The sordid tale of how the CIA buys journalists and the manner in which their newspapers facilitate such activities. Is there any such thing as ‘objective’ media? Read and ponder.
2014-12-22, 18:09 EST
Exclusively for RI, Dutch journalist Eric van de Beek interviews the senior German editor who is causing a sensation with his allegations that the CIA pays German media professionals to spin stories to follow US government goals.
We wrote about this two weeks ago, and the article shot up in views, becoming one of the most read articles on our site. Udo Ulfkotte reveals in his bestseller Bought Journalists, how he was "taught to lie, to betray and not to tell the truth to the public."
The former editor of Frankfurter Allgemeine Zeitung, which is one of Germany’s largest newspapers, was secretly on the payroll of the CIA and German secret service, spinning the news in a way that was positive for the United States and bad for its opponents. In his latest interview, Ulfkotte alleges that some media are nothing more than propaganda outlets of political parties, secret services, international think tanks and high finance entities. Repenting for collaborating with various agencies and organisations to manipulate the news, Ulkotte laments, "I'm ashamed I was part of it. Unfortunately I cannot reverse this."
Some highlights from the interview:
"We’re talking about puppets on a string, journalists who write or say whatever their masters tell them to say or write. If you see how the mainstream media is reporting about the Ukraine conflict and if you know what's really going on, you get the picture. The masters in the background are pushing for war with Russia and western journalists are putting on their helmets."
And you were one of them, and now you are the first to blow the whistle.
"I'm ashamed I was part of it. Unfortunately I cannot reverse this. Although my superiors at the Frankfurter Allgemeine Zeitung approved of what I did, I'm still to blame. But yes, to my knowledge I am the first to accuse myself and to prove many others are to blame."
"It started very soon after I started working at the Frankfurter Allgemeine Zeitung. I learned to regard luxury invitations as quite acceptable and to write positive articles in return. Later on I was invited by the German Marshall Fund of The United States to travel to the United States. They paid for all my expenses and put me in contact with Americans they'd like me to meet. In fact, most journalists from respected and big media organisations are closely connected to the German Marshall Fund, the Atlantik-Brücke or other so-called transatlantic organisations. Many of them are even members or 'fellows'. I am a fellow of the German Marshall Fund. The thing is, once you're connected, you make friends with selected Americans. You think they are your friends and you start cooperating. They work on your ego, make you feel like you're important. And one day one of them will ask you 'Will you do me this favor' and then another will ask you 'Will you do me that favor'. Bye and bye you get completely brainwashed. I ended up publishing articles under my own name written by agents of the CIA and other intelligence services, especially the Bundesnachrichtendienst."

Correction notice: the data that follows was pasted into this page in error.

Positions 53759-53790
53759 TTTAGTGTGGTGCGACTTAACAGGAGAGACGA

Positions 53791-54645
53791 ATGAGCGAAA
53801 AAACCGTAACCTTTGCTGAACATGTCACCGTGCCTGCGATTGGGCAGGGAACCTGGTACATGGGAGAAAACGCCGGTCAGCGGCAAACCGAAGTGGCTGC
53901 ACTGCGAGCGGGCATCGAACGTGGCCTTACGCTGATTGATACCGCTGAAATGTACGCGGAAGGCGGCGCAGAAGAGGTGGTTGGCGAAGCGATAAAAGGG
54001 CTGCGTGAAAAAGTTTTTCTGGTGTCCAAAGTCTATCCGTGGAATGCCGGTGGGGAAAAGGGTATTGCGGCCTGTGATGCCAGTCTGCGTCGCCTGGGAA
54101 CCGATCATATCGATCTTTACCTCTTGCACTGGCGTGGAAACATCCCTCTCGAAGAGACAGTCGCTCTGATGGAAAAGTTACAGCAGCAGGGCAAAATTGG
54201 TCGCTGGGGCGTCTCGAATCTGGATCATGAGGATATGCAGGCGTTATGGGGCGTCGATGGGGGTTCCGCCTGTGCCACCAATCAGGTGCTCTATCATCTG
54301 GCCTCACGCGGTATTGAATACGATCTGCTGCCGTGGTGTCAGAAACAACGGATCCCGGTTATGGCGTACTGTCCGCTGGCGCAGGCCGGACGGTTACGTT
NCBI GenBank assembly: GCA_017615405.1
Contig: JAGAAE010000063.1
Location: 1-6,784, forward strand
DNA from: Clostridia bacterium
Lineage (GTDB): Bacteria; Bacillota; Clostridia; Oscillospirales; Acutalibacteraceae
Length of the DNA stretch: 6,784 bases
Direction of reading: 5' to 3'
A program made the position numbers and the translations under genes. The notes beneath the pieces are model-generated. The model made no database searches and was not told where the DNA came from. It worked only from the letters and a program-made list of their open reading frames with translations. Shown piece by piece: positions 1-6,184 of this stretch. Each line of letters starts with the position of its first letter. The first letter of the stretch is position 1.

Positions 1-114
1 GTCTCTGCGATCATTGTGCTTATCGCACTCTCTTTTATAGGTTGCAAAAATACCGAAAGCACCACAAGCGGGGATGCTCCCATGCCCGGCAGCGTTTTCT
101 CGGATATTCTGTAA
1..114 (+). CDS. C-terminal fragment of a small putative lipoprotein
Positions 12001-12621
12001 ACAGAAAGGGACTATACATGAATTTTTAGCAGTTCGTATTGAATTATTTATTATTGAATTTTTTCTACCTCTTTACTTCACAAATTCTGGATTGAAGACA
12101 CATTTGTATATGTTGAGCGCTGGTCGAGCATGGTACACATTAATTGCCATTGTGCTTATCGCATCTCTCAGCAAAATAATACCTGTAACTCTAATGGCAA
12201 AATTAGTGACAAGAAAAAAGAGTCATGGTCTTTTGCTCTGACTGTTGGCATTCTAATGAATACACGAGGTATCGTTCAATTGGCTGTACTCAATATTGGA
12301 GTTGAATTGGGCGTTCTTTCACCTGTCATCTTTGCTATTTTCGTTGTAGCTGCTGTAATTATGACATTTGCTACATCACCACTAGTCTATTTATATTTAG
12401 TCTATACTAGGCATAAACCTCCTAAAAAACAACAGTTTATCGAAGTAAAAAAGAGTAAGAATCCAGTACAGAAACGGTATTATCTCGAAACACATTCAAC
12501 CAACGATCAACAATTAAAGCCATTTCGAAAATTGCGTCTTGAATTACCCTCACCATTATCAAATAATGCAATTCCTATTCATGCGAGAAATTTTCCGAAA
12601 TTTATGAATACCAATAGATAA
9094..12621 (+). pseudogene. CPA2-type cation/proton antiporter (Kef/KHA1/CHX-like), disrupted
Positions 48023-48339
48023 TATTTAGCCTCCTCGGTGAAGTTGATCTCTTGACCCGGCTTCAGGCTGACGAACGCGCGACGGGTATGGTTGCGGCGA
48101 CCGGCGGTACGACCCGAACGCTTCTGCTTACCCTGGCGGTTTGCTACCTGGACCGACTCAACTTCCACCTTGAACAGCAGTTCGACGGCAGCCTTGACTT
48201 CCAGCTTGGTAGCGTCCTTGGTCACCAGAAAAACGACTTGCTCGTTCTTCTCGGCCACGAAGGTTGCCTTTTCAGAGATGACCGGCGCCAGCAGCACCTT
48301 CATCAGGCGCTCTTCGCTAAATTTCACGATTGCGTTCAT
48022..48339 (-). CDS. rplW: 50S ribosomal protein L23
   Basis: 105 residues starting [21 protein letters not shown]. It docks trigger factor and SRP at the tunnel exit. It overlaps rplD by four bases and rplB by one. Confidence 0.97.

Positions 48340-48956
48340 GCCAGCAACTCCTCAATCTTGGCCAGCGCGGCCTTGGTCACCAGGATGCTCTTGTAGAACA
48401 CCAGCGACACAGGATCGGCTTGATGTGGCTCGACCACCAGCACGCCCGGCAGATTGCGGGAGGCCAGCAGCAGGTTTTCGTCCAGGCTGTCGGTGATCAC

"They did. From my private point of view, in retrospective, they even sent me to spy. For instance in 1988 they put me on a plane to Iraq, where I traveled to the border with Iran. In those days Saddam Hussein was still seen as a good guy, a close ally to the US. The Americans supported him in his war against Iran. About 35 kilometers from the border, in an Iranian place called Zubaidad, I witnessed the Iraqis killing and injuring thousands of Iranians by throwing poison gas at them. I did exactly what my superiors had asked me to do. I made photos of the gas attacks. Back in Frankfurt it appeared my superiors didn't show much interest in the atrocities I had witnessed. They allowed me to write an article about it, but they severely limited the size of it as if it wasn't of much importance. At the same time they asked me to hand over the photos that I had made to the German association of chemical companies in Frankfurt, Verband der Chemischen Industrie. This poison gas that had killed so many Iranians was made in Germany."
"I’ve been on a thousand press trips and never reported bad about those who paid all the expenses. You don’t bite the hand that feeds you. That’s where corruption starts. And that’s the reason why magazines like Der Spiegel don’t allow their journalists to accept invitations to press trips unless they pay for their own expenses."
The consequences of becoming a whistleblower can be serious. Do you have any indications people tried to prevent the publication of your book?
"When I told the Frankfurter Allgemeine that I would publish the book, their lawyers sent me a letter threatening with all legal consequences if I would publish any names or secrets – but I don’t mind. You see, I don’t have children to take care of. And you must know I was severely injured during the gas attack I witnessed in Iran in 1988. I'm the sole German survivor from a German poison gas attack. I’m still suffering from this. I’ve had three heart attacks. I don’t expect to live for more than a few years."
"No German mainstream journalist is allowed to report about the book. Otherwise he or she will be sacked. So we have a bestseller now that no German journalist is allowed to write or talk about. More shocking: We have respected journalists who seem to have gone deep sea diving for a long time. It’s an interesting situation. I expected and hoped that they would sue me and bring me to court. But they have no idea what to do. The respected Frankfurter Allgemeine just announced they will fire 200 employees, because they’re losing subscribers very rapidly and in high numbers. But they don’t sue me. They know that I have evidence on everything."
(Courtesy RI, October 17, 2014)